Shortly after the employees of Rana Plaza’s garment factories arrived for work on the morning of April 24, 2013, the eight-story building came crashing down, killing over 1,100 people.
The dust had barely settled before the blame game began.
From the construction company’s use of substandard materials to the city officials’ lack of oversight to the brands that radically scaled production to meet consumer demand for fast fashion, fault could be found all the way down the supply chain.
The reality of the situation is that the culprit is free-market capitalism.
Our current economic system rewards short-sighted business practices at the expense of common resources and vulnerable populations.
And while for centuries this economic order has made us healthier and wealthier, it has also created a destructive arms race, treating all profits as equal, whether they’re earned by innovation or by exploitation.
Rewarding corporate executives for profit margins regardless of origin incentivizes companies to ignore the true cost of business decisions, like those that contribute to the degradation of the planet, further social injustices, or cause preventable disasters like the collapse of Rana Plaza.
Where business-as-usual capitalism has created a crisis, a new nonprofit, The Shareholder Commons, is ready to fix the free market.
Founded by Rick Alexander, the organization rejects profitable exploitation and instead promotes a system in which corporations must account for the true environmental and social costs of doing business.
The Shareholder Commons consults with business owners, policymakers, financial advisors, and asset managers to offer a strategic path towards sustainable capitalism. By coalescing these industries, The Shareholder Commons catalyzes collective action that will preserve our common resources through a new economic system.
With the launch of their four initiatives, the organization is taking the first step to aligning capital markets with human needs.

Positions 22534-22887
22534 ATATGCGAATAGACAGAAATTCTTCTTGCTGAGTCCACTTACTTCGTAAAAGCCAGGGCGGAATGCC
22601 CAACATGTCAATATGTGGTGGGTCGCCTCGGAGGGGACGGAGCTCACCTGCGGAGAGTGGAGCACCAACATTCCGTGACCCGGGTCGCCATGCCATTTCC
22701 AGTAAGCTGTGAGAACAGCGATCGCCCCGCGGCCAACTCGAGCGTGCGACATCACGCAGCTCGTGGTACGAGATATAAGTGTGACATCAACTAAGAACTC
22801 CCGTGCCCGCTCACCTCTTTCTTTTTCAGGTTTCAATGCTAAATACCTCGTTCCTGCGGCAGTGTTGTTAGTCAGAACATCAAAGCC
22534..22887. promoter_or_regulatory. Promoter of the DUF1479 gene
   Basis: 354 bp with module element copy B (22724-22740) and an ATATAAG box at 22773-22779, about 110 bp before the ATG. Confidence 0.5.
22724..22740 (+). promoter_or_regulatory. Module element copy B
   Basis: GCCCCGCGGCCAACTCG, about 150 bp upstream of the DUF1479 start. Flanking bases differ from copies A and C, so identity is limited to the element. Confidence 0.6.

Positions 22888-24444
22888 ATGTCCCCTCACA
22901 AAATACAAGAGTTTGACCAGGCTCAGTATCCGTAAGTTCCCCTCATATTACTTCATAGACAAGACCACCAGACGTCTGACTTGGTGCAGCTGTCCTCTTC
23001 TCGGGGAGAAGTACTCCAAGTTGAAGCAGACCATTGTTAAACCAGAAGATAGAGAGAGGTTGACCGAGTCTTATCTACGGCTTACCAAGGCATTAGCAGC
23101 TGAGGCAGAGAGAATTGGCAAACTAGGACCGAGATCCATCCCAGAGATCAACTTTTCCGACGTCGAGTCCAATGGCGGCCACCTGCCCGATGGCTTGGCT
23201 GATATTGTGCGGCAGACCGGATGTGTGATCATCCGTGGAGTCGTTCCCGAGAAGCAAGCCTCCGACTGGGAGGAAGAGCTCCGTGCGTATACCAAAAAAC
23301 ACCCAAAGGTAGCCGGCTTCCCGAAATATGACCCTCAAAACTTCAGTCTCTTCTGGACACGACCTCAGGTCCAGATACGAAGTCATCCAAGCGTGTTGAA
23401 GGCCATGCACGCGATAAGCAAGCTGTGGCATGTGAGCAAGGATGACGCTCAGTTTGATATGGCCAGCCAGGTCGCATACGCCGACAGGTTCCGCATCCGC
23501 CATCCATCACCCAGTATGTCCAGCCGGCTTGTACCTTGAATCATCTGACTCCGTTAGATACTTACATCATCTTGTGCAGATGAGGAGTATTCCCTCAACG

After practicing corporate law for 25 years, Alexander became the Head of Legal Policy at B Lab in 2015, leading efforts to create and promote a new model of corporate governance that would ensure a healthy, stable planet and a more just and equitable society.
“It was while working at B Lab that I became convinced that there is a need for a similar approach in the investing community, and that led me to start The Shareholder Commons,” says Alexander.
The organization’s four initiatives are based in economic systems change and aim to (1) Elevate the discussion of capitalism in public discourse; (2) Reimagine the rules that govern the investment industry; (3) Provide voice to the long-term, diversified investor in our judicial system; and (4) Establish prerequisite guardrails for companies that will account for the social and environmental costs of doing business.
For Alexander and The Shareholder Commons, current discussions around company purpose make now an opportune time to rethink the role of investing in a free market economy. From systemic income inequality to climate change, the unintended effects on future generations call for an urgent reimagining of capitalism.
“The Shareholder Commons is doing groundbreaking work, giving institutional investors a path to preserve critical systems that their beneficiaries, healthy markets, and the rest of us rely on,” says Jay Coen-Gilbert, co-founder of B Lab.